What is truth? What is justice? These are age-old questions rarely answered without preconceived and often hidden emotional bias. To side-step this liability, I looked to the dictionary for an unbiased place to start.

Veritas is taken from the mythology of the Romans and means truth.

Aequitas comes from the ancient Greek culture, meaning justice.

Truth and Justice are two sides of the same coin. When coupled, they carry out the true meaning of truth and justice in all things.

Truth without justice is a Pyrrhic victory; the expense exceeds the benefit.

Justice without truth is neither.


As the Roman society believed, veritas aequitas as a motto should affect the lives of us all. This means personal honor and truth in actions and justice, regardless of the circumstances.

Veritas was the goddess of truth and was a daughter of Saturn. In Greece, Veritas was known by the name of Alatheia. She was attributed to the virtue of truthfulness. Every good citizen of the Roman Empire was expected to possess this quality.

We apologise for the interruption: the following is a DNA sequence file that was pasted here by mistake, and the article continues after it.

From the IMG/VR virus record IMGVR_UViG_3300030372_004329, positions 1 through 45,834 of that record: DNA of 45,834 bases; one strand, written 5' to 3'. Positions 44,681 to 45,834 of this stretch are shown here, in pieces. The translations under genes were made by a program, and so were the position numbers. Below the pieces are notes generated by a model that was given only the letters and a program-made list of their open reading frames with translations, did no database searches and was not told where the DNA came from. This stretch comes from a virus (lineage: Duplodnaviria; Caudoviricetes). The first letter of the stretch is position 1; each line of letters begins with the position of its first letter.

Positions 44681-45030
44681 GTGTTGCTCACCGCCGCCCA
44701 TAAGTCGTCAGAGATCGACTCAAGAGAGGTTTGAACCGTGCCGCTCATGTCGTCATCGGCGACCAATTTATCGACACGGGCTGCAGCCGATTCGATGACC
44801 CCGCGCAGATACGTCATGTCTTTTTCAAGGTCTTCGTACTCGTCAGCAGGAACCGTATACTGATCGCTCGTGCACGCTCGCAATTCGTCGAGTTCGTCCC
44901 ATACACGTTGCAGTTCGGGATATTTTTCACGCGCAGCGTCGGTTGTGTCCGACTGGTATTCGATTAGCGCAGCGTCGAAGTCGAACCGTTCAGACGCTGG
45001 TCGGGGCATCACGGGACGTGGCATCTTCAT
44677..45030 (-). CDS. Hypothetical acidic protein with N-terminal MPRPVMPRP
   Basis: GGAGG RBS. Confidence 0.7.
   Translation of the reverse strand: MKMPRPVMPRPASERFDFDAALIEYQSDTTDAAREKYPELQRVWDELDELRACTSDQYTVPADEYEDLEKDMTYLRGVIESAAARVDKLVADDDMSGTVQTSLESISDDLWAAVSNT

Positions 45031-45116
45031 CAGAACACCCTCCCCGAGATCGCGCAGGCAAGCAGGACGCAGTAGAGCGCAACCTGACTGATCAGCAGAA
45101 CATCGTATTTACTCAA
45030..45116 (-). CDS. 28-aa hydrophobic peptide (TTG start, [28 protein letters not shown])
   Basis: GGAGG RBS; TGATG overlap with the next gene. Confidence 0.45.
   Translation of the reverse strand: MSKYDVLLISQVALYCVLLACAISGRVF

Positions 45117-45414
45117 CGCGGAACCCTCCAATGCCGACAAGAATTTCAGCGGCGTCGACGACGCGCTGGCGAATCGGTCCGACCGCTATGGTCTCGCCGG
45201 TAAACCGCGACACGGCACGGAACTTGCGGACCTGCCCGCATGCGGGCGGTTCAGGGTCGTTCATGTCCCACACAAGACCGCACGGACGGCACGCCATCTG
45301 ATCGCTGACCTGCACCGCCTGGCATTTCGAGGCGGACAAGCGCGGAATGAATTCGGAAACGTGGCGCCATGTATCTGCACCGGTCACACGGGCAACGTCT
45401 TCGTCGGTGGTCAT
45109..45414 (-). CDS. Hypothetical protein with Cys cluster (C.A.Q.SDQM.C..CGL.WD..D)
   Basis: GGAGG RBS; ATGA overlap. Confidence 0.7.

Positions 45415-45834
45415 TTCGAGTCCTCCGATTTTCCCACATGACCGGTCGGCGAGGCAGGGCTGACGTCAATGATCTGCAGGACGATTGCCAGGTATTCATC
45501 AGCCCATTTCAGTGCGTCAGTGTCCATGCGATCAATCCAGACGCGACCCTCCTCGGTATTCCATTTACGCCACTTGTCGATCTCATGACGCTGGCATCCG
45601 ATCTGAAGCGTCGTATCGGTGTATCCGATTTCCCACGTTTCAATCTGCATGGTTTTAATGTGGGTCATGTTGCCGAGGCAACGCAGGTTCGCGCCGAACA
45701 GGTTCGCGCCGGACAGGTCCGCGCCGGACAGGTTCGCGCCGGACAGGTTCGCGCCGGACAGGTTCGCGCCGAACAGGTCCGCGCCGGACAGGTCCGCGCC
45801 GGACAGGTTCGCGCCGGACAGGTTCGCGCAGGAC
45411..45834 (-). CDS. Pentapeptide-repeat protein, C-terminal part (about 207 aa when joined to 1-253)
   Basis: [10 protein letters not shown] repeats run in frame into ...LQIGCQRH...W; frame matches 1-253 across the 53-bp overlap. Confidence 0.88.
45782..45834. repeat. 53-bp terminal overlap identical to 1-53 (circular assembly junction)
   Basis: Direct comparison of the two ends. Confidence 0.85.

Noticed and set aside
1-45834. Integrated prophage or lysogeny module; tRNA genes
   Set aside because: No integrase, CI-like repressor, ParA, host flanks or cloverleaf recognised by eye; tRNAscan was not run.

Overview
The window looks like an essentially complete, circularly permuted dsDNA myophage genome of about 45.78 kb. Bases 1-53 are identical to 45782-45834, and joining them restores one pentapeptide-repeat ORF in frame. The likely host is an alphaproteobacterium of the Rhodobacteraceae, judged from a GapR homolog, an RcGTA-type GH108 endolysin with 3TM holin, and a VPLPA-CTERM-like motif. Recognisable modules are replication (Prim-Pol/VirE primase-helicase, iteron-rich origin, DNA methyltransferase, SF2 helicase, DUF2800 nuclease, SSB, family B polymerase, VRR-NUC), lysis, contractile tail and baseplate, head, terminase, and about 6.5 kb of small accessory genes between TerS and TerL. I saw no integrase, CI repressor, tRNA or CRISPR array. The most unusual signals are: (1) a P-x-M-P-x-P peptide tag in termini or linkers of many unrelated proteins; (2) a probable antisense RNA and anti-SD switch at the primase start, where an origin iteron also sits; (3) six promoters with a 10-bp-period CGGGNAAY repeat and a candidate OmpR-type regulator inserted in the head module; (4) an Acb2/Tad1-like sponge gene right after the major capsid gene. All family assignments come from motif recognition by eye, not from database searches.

Aequitas comes from the ancient Greek culture. It means justice. This is coupled with the fact that to deal out justice, the facts of the situation must be known.

These two terms, when coupled, carry the meaning of truth and justice in all things. Truth is not useful unless it can affect a given situation and bring about justice.

In the courts of law, the highest ideal of any legal system is to determine the truth in a given dispute and to dispense justice to all involved. Justice is never served when judgments are made based on either falsehoods or lack of complete information. Therefore, before justice can be determined and dispensed, a full investigation must be made to determine the truth. Correction is necessary, but always tempered with a recognition of the basic goodness of mankind.

Daniel Jacobs

© 2012, all rights reserved


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